Cast Albums Blog
REVIEW: Dreamgirls - Original London Cast
It's hard to believe that it's taken almost thirty-five years for Henry Krieger and Tom Eyen's dazzling Dreamgirls to be staged in London. It's also, perhaps, a little surprising that it's taken six months for Casey Nicholaw's UK premiere production to yield a cast recording, given that it opened to mostly very strong reviews and has been doing well at the box-office – particularly since neither the Broadway cast album nor the much more complete concert recording from 2001 is entirely satisfactory. That's unfortunate, because this is one of the great late-20th-Century theatre scores; in telling the story of the tempestuous rise of a Motown-style 60s girl group, composer Henry Krieger offers a whistle-stop tour through twenty years of (black) popular music. Krieger continually blurs the line between recitative and standalone arias so that the sung scenes bleed imperceptibly into the score's big takeaway hits; three and a half decades after it first premiered, the brilliance with which Krieger manipulates straight-from-the-radio pop, soul, r&b, and funk into a genuinely theatrical pop opera remains more or less unparalleled.
REVIEW: Groundhog Day - Original Broadway Cast
Good things come to those who wait. Having seen – and utterly fallen for – Groundhog Day last summer at the Old Vic in London, I’ve been (im)patiently anticipating the Original Broadway Cast recording ever since. Danny Rubin and Harold Ramis’s film about an obnoxious weatherman doomed to relive the Groundhog Day festivities in Punxsutawney, Pennsylvania over and over again until he rediscovers his humility and humanity would seem on the face of it to resist adaptation as a musical, but Rubin’s book for the musical isn’t simply a retread of his screenplay with spaces carved out for songs. In adapting his own work, Rubin has transformed what was essentially a star vehicle into a rather more complex examination of the various ways people find themselves living their lives in repetitive cycles. It’s a quirky, fiercely intelligent, very funny show, and Tim Minchin’s score is glorious; I walked out of the theatre humming There Will Be Sun and Seeing You, I’ve been humming them ever since, and I was eager to discover whether the songs I remembered so fondly stood up divorced from Matthew Warchus’s dazzling staging.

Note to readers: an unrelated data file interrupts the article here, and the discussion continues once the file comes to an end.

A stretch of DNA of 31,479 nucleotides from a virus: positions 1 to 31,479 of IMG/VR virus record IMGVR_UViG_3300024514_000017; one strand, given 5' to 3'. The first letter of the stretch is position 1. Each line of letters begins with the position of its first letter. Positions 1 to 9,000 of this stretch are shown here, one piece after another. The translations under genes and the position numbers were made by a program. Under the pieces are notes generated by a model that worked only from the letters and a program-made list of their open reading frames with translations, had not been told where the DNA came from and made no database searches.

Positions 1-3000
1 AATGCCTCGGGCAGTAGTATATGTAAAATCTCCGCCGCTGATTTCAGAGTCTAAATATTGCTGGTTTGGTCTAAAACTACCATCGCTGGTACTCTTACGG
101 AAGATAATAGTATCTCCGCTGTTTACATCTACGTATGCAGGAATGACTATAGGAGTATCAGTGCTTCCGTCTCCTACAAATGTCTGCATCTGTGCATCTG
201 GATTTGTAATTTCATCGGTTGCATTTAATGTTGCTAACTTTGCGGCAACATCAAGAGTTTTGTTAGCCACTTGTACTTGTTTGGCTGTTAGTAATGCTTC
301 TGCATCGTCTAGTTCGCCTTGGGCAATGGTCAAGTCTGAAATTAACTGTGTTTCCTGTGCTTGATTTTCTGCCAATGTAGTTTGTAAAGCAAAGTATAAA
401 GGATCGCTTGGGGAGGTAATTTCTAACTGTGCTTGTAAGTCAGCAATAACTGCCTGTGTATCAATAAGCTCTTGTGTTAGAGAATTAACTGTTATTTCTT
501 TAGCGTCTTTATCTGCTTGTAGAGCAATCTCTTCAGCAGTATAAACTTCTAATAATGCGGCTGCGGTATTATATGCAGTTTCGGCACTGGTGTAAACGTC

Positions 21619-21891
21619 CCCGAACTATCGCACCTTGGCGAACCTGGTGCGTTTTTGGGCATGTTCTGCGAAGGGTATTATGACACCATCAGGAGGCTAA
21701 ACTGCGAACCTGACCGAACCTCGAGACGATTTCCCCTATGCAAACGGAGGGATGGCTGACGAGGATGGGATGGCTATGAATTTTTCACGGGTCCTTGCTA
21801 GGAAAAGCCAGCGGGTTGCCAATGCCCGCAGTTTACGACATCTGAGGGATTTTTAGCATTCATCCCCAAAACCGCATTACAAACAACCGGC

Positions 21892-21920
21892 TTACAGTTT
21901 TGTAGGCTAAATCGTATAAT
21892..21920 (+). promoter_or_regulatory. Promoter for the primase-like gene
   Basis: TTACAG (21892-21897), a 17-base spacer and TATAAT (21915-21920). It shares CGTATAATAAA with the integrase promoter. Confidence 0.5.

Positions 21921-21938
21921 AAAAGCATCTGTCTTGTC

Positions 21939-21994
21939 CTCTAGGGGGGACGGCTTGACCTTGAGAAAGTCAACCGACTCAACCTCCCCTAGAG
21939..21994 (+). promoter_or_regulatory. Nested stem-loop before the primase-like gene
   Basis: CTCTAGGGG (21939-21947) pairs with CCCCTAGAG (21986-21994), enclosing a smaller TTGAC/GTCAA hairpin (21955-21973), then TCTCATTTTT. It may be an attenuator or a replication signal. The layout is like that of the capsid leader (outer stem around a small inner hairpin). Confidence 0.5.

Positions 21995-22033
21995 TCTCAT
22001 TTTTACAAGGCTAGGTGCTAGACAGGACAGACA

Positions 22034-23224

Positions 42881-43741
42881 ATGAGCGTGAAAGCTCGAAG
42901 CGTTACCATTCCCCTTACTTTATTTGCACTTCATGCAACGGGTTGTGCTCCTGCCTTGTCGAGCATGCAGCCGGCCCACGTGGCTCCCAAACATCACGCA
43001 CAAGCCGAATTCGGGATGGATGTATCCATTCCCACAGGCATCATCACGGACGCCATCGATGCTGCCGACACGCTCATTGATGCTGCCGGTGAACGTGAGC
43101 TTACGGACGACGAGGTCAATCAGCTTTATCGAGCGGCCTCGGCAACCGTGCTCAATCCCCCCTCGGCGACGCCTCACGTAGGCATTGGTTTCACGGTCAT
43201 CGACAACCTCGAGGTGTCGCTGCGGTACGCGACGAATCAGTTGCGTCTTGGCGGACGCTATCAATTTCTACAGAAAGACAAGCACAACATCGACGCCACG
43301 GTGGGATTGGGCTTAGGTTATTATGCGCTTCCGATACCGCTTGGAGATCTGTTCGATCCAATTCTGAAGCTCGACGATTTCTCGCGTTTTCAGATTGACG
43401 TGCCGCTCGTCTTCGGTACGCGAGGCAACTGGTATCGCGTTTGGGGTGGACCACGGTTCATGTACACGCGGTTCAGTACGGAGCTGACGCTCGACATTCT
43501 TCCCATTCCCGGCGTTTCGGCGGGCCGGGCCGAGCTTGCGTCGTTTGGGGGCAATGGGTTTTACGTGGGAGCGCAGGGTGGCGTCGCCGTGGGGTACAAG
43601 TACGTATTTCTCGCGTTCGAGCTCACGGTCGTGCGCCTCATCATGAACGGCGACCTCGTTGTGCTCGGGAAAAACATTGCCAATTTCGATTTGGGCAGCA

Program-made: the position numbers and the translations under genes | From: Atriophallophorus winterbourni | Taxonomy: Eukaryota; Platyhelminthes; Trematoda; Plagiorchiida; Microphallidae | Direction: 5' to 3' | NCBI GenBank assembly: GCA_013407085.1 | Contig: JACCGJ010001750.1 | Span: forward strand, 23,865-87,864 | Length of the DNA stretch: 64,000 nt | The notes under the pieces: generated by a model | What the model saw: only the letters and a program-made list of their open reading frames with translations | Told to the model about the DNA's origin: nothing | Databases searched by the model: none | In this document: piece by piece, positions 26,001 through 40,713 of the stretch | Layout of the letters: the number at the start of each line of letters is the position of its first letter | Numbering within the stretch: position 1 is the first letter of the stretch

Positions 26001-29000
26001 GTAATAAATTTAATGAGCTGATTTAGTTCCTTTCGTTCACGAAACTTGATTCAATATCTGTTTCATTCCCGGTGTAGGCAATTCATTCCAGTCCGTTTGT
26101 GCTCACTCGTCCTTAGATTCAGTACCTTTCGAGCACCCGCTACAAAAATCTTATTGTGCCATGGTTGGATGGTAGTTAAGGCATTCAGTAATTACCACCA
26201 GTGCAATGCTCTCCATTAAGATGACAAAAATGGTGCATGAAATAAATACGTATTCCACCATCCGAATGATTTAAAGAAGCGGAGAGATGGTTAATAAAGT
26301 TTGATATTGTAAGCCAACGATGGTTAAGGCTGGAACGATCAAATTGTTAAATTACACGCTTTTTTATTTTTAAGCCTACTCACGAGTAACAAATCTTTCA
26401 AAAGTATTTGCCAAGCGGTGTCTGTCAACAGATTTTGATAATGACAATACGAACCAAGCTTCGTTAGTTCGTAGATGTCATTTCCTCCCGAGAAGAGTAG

REVIEW: Everybody's Talking About Jamie - Concept Album
If you were lucky enough, as I was, to see Sheffield Crucible’s world premiere production of Dan Gillespie Sells and Tom MacRae’s glorious new musical Everybody’s Talking About Jamie a couple of months ago, you’ve probably had ‘Don’t Even Know It’, the show’s infuriatingly catchy opening number, bouncing around in your head ever since. If you weren’t, just wait. If there’s any justice – in showbusiness there often isn’t, but never mind – this show will have a long, long life. You may not have heard it yet, but you will.
REVIEW: A Bronx Tale - Original Broadway Cast
A Bronx Tale, Robert De Niro's 1993 movie based on Chazz Palminteri's solo stage play, would not appear to be a property that is crying out to be adapted into a musical. The film is entertaining enough, but nothing about Palminteri's coming-of-age story about a young man named Calogero's brief flirtation with organized crime suggests characters who sing. And so it proves: the musical opened on Broadway last December to middling reviews following a production at the Paper Mill Playhouse; and while it's plodded along at the box office, it hasn't managed to generate an enormous amount of buzz.
REVIEW: Maddie - Original London Cast (Deluxe Edition)
Stage Door Records does terrific work unearthing lost curiosities. If not everything they release turns out to be a forgotten masterpiece, their catalogue of recordings includes some fascinating material. And so it proves here: based on Jack Finney’s 1973 novel ‘Marion’s Wall’, which also begat the Glenn Close movie ‘Maxie’, Maddie was a relatively swift flop at London’s Lyric Theatre in 1997. Save for one number – Knick Knacks, mercifully absent from this rerelease – the show was never exactly bad, but it was one of those productions (yes, I saw it) where the elements didn’t quite come together, and Summer Rognlie’s strident performance in the leading role didn’t help. The story – about a young woman in San Francisco who becomes possessed by the ghost of a long-dead aspiring actress, with predictably chaotic consequences for her career and marriage – needs a light touch, and didn’t get it, at least from the show’s star; because the central performance didn’t work, whatever charms the material itself might have had tended to remain hidden.